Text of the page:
Blackhawks rookie forward Brandon Saad among three finalists for Calder Trophy
BY MARK LAZERUS email@example.com May 6, 2013 6:54PM
Best of seven
Updated: June 8, 2013 6:34AM
ST. PAUL, Minn. — When Brandon Saad got the call from his agent Monday morning and was told he was one of three finalists for the Calder Trophy, awarded to the NHL’s top rookie, it was just another head-shaking moment in a season full of them for the 20-year-old winger.
“The whole year has kind of been like that,” Saad said. “Just looking to make the team at the beginning, and being fortunate enough to play on this great team with such great players has helped out a lot.”
Saad was tied for fifth among rookies with 27 points (10 goals, 17 assists), but his plus-17 rating led all first-year players. After a frustrating start to the season in which he was generating chances but not points, Saad caught fire in March, racking up 23 of his points over the final 27 games.
The other finalists are Montreal’s Brendan Gallagher (15 goals, 13 assists) and Florida’s Jonathan Huberdeau (14 goals, 17 assists).
“It’s awesome,” said Saad’s linemate Marian Hossa. “Hopefully he’s going to go all the way.”
Saad has been held without a point through three playoff games this season — as has his center, Jonathan Toews. Hossa has a power-play goal and a secondary assist.
“It’s a little frustrating that we’re not playing our best,” Saad said. “When we do play our best, the points will come.”
Minnesota Wild coach Mike Yeo was “very disappointed” that 19-year-old defenseman Jonas Brodin wasn’t a Calder finalist.
“We’re here battling in the playoffs,” Yeo said. “And it’s hard to say we would be here if he was not on our team.”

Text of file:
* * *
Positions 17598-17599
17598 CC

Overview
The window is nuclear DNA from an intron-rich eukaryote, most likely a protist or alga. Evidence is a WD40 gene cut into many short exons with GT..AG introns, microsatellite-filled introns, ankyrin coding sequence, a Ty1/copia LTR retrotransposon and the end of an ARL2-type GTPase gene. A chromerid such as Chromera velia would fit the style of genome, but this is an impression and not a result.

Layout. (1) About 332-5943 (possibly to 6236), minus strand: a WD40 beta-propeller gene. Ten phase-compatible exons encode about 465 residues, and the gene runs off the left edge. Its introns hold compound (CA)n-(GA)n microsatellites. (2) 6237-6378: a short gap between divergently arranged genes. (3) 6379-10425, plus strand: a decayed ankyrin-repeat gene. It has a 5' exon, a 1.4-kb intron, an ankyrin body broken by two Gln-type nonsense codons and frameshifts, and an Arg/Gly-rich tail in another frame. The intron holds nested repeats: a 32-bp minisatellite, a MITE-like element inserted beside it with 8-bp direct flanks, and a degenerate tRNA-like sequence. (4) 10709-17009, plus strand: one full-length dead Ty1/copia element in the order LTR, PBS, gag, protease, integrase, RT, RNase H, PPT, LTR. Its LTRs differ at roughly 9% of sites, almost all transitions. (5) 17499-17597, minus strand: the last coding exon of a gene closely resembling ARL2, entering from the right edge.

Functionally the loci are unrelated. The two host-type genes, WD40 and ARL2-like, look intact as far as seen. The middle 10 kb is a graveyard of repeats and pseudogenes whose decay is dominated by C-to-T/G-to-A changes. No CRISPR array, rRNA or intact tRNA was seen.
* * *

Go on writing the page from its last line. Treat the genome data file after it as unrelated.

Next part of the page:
Said Brodin: “I don’t focus on that. I’m just focused on the playoffs right now. They’re good players, the three guys there.”
Cheaters never prosper
The Wild won 40 of 72 faceoffs in Game 3 after the Hawks held a slight edge at the dot over the first two games. Yeo said the Wild took advantage of matchups better at home after the Hawks “did a pretty good job of cheating” during the first two games in Chicago.
Joel Quenneville’s response: “We can argue that one for a while.”
Both coaches agreed there were an inordinate amount of players tossed out of the face-off circle in Game 3, with Wild captain Mikko captain getting a stern talking-to from linesmen a handful of times while winning 15 of 20 draws.
Yeo said he never got an adequate explanation from the officials.
“I might have said a couple things, but it wasn’t much of a conversation,” he said.
Hawks goalie Ray Emery returned to practice on Monday, but he won’t dress for Game 4. He missed three games with a lower-body injury and then “tweaked it” in Edmonton on April 24, sitting out ever since. He called the injury “disappointing.”
“It’s an exciting time of year, and you want to be as much a part of it as you can,” he said.
Meanwhile, Minnesota forward Jason Pominville (concussion) practiced Monday for the first time since the series began. Yeo said he’s still “day to day,” but it was a big step to return to the ice.
“It’s good to see Jason out there,” Pierre-Marc Bouchard said. “He seems to be feeling better, but who knows when he’s going to be back?”
After shaking up the lines for the third period against the Wild, Quenneville returned to his usual line combinations at Monday’s practice. And while Brandon Bollig again skated with Michael Frolik and Marcus Kruger on the fourth line, Quenneville said Daniel Carcillo “could play.” Carcillo has been a healthy scratch for the first three games.